groovy fairing trick

Just writing that title made me cringe ;-)

I thought I’d try the notched spreader fairing technique to try evening out those newbie splices I was mentioning last week. This should allow me to (more) quickly build up either side of the high spot.

For anyone not familiar with this technique, the idea is to apply a layer of fairing material with a notched spreader or trowel. The ridges are then sanded fair and filled in with another coating of fairing material. While not the most sparing way to apply Quickfair I think it’s going to save me the painstaking process of building layer upon layer.

I was inspired to try out this technique after reading a recent post from Ed on his Building the F-22 blog. Thanks Ed!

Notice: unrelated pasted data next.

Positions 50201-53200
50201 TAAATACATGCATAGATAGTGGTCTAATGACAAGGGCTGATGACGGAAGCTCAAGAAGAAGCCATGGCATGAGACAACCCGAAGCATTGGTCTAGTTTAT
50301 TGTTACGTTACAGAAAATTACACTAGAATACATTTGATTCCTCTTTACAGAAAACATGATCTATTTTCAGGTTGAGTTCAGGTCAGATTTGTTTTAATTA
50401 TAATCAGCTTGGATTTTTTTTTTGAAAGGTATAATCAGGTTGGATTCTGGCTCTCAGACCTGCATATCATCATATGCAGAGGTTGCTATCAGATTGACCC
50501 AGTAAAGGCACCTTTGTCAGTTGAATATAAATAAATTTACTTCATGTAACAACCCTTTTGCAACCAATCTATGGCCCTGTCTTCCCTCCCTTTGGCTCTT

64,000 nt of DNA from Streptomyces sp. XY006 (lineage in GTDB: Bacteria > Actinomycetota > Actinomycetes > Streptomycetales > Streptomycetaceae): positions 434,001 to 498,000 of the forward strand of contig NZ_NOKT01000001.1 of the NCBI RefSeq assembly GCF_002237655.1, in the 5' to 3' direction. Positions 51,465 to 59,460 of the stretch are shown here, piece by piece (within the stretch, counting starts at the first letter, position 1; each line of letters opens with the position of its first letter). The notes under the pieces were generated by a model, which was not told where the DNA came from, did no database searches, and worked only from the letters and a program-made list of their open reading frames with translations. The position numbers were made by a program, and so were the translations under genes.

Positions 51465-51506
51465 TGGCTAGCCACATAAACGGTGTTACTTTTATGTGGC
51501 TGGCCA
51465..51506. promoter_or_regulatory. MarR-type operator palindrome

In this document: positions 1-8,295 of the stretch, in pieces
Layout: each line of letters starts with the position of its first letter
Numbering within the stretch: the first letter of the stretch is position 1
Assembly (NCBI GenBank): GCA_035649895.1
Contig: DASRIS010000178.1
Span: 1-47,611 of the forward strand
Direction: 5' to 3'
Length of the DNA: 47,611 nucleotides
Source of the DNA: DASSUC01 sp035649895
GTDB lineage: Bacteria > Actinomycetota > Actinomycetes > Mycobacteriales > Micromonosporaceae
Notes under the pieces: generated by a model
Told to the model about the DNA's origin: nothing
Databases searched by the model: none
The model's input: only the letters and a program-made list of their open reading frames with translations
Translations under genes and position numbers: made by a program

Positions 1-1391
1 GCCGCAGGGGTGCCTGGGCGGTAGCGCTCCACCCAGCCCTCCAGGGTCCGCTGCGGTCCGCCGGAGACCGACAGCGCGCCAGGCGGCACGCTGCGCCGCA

Here’s a couple shots taken after sanding the ridges down:
fairing grooves

fairing grooves close up

Overall, the fairing seems to be coming along. There are sections, such as aft of the ridges, that are starting to look almost even. Depending through which window the sun is shining into the hayloft.

(No, I’m not flipping the bird in that first photo – it’s cell phone shadow).

2 Responses

  1. Olivier Blanc says:

    May 31, 2007 at 7:57 am

    Be carefull with that method. The second application of bog does not bond well inside the grooves of the first application. I have seen old cedar strip F-9 floats done that way that had to be redone after a few years. Anyone else with better experience?

  2. fastest way to become a million says:

    October 12, 2014 at 11:40 pm

    I savour, result in I found just what I used to be having
    a look for. You’ve ended my four day lengthy hunt!
    God Bless you man. Have a great day. Bye

Leave a Reply